« Home | How to Fix FireFox - FireFox 2.0 Doesn't Start Aft... » | Create a Yahoo! SNOW Holiday Greeting Card » | We Called It - eBay and Tom Online Rumor Turns Out... » | Samsung Optical Joystick Phone » | Google Finance Still Full of Bugs - Reports Focus ... » | GoDaddy Starts .COM Domain Name Price War with $5.... » | Orange to Build Google Phone » | Entrepreneur Shifted Business from Crisco to Compu... » | Fired by a Capitalist - McScrooge Cans Judith Rega... » | China's Ultra Rich Splurge on Rollys-Royce and May... »

December 20, 2006

Whole Foods: Bringing Venture Capital to Your Local Organic Family Owned Farms

posted by MR WAVETHEORY at 12/20/2006 10:15:00 PM
I've been a long time fan of Whole Foods Market, Inc. (Nasdaq WFMI), the largest distributor of organic food products in America. What I like best about the company is that it provides organic products that are certified organic, meaning the fruits and vegetables they sell are grown under stricter guidelines than your average farmer's market. Of course, it comes at a price and Whole Foods is facing an identity crisis.

Many of the entrepreneurial farmers who initially worked with Whole Foods were small family owned farms, plowed by your local farmer. They were startups - sans venture capital. The original organic farmers were hippies from Santa Cruz and dropouts from Berkeley who wanted to go back to the land, kind of like your average disillioned tech geek today who dreams of launching a multibillion social networking company. Many of them moved to the Salinas Valley to drop acid while others moved to plow the land. However, over the last 30 years, organic has gone from hippie to yuppie to mainstream. I've always liked organics, but companies like Whole Foods now face a big challenge: How to convince its customers that its not selling out of its original roots as a single store in AustinNew Orleans (thanks for flaglerwrangler's reader comment) featuring wholesome food that works with entrepreneurial growers to bring great unique foods to your kitchen table.

Whole Foods faces several crises in its brand identity:

  • As the company has grown, Whole Foods has made 15 acquisitions and has had to tap into larger "industrial farms." It's grown at an extraordinary pace and faces a huge hurdle because Wall Street analysts value it at a huge premium to the average supermarket. I won't go into details, because you can look the details up, but the valuation of Whole Foods builds in some huge grow assumptions. Whole Foods has a target of 300 stores and $12 billion in sales by 2010, up from $4.5 billion last year. It's no longer a startup.
  • Another issue facing Whole Foods is how it will convince consumers that it's not just another Safeway - I recently strolled through Costco (Nasdaq COST) and I could find about 50% of the items I buy at Whole Foods for 33-50% less, things like dried dates, Silk Organic Soy Milk, Organic Honey Farm Yogurt, and Tangerines. The produce and vegetables are sourced from large organic farms like Grimmway Farms and Cal-Organic. That is killing the smaller farmers who can't compete on price. It's becoming mainstream.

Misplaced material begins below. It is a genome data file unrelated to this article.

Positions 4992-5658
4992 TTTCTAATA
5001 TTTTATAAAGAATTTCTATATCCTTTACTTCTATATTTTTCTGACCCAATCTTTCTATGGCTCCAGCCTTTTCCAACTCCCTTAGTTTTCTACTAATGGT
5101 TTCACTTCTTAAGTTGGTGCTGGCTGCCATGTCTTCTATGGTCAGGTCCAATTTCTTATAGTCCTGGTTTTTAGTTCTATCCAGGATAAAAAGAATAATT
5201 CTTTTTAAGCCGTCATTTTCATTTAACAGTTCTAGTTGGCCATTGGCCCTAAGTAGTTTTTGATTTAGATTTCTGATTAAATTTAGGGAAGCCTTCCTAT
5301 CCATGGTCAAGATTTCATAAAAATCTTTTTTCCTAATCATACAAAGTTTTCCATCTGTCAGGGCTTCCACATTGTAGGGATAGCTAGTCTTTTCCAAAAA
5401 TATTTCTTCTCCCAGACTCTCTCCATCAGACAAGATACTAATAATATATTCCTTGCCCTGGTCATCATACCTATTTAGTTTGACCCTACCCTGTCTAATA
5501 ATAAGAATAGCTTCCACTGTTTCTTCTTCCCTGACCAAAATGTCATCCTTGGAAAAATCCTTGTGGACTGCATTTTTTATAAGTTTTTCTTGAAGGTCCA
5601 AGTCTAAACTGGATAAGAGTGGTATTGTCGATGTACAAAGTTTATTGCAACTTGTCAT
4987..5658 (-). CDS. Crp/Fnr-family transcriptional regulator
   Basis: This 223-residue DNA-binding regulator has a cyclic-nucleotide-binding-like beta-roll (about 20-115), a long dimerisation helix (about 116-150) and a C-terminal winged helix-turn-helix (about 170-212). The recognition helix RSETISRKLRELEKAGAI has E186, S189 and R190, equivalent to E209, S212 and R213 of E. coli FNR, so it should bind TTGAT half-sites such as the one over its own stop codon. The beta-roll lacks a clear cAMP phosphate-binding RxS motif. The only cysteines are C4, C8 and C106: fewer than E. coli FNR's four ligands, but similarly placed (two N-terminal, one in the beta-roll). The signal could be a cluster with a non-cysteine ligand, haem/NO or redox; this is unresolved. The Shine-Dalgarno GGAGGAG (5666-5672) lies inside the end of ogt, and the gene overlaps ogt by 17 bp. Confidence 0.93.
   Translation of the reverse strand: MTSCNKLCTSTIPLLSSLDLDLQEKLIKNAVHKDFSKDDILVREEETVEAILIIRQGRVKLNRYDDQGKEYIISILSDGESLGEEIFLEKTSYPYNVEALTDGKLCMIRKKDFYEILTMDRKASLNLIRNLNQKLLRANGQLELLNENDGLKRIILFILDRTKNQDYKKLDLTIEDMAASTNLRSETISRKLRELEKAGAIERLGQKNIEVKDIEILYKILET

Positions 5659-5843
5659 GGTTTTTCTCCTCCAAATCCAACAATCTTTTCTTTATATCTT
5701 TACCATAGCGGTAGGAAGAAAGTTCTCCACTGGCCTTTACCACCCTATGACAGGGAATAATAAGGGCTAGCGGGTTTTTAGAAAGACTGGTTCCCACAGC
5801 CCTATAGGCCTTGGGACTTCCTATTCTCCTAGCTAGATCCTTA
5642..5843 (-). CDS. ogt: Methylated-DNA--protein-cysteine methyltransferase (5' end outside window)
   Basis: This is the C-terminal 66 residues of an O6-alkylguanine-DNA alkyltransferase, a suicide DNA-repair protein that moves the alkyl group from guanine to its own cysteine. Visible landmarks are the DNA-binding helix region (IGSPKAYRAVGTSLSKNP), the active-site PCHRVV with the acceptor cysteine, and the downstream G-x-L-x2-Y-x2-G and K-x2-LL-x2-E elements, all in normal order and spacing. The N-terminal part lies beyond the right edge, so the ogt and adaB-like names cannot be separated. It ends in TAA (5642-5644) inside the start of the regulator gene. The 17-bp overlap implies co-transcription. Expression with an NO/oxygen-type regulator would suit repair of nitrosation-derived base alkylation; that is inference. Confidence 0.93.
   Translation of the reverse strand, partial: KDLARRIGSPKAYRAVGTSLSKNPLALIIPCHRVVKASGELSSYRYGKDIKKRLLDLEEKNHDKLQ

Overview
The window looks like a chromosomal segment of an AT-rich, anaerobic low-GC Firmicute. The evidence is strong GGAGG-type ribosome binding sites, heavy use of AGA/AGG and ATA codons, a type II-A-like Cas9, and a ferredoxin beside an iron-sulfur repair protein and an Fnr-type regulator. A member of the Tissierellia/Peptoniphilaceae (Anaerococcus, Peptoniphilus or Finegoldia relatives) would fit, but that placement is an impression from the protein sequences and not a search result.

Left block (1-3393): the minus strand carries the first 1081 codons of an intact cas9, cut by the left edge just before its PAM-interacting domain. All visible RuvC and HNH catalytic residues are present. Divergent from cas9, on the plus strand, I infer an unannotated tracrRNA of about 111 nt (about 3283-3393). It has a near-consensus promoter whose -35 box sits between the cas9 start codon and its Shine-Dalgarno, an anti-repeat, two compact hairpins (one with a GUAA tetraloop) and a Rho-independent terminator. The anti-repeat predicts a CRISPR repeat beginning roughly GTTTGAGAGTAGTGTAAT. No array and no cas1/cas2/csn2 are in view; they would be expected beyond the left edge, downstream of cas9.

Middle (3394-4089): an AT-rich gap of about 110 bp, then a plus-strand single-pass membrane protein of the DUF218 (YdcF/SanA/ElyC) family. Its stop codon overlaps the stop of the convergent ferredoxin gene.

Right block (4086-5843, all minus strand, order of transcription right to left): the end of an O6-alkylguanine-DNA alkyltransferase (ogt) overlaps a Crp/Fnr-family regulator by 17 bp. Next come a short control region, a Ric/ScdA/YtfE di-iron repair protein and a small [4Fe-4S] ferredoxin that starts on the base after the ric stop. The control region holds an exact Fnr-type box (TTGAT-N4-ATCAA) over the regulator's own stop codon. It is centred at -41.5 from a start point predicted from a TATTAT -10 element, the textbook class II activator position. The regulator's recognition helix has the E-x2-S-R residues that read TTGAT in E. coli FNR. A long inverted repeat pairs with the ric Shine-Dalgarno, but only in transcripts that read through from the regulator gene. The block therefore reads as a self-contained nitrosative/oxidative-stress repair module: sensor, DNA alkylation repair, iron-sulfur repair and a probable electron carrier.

I took a look at Whole Foods site to better understand its business it looks like they are aware of this identity crisis and are doing several things to differentiate itself. What struck me was how much of that strategy draws upon the venture capital model. CEO John Mackey wrote about this crisis in his blog where he talks about "Conscious Capitalism: Creating a New Paradigm for Business" John wants to make Whole Foods more conscious of its responsibilities and he plans to do what a VC would do:

-- Give $10 million a year in low-interest loans to help small, local farmers and producers of grass-fed and humanely raised meat, poultry and dairy animals.

-- Raise its standards of humane care for the animals who supply meat, eggs and dairy to the stores. Whole Foods has hired an "animal compassionate field buyer" to work with producers to ensure that they meet the standards.

-- Set up Sunday farmers' markets in the parking lots of some Whole Foods stores, including about 10 in Northern California.

I hope Whole Foods is able to build a bigger business and continue to bring down prices - I love cheap food and I love the variety that Whole Foods brings to my table. I also hope they will continue to continue promoting entrepreneurial farming activity. We could use more innovation in the grocery industry.

Previous Posts


Blogger flaglerwrangler said...

Original store was in Austin. New Orleans was an acquisition

8:19 AM  
Blogger MR WAVETHEORY said...

Thanks for the tip. I learn something about Whole Foods every day! Love the concept!

4:40 PM  
Blogger Fangyaya said...

true religion
louboutin pas cher
cheap jordan shoes
michael kors canada outlet
michael kors
nike roshe flyknit
rolex submariner
adidas yeezy
nike air max 90
coach outlet
rolex watches
polo ralph shirts
nike outlet
coach factory outlet
coach factory outlet
ray ban outlet
christian louboutin sale
ray bans
nike blazers
jordan retro
rolex watches
polo ralph lauren
coach outlet store online
tory burch handbags
lebron james shoes
basketball shoes
michael kors outlet
oakley sunglasses
michael kors handbags
replica watches
louis vuitton outlet
hollister clothing store
louis vuitton outlet
louis vuitton outlet
michael kors handbags
louis vuitton outlet stores
fake watches
ed hardy clothing
michael kors handbags
ray ban sunglasses outlet

1:09 AM  
Blogger dada24 Xu said...

true religion outlet store
true religion jeans
james shoes
louboutin shoes
adidas yeezy boost 350
longchamp handbags
adidas superstar
coach outlet online
ugg boots
michael kors outlet clearance

5:11 PM  

Post a Comment

Links to this post:

Create a Link

<< Home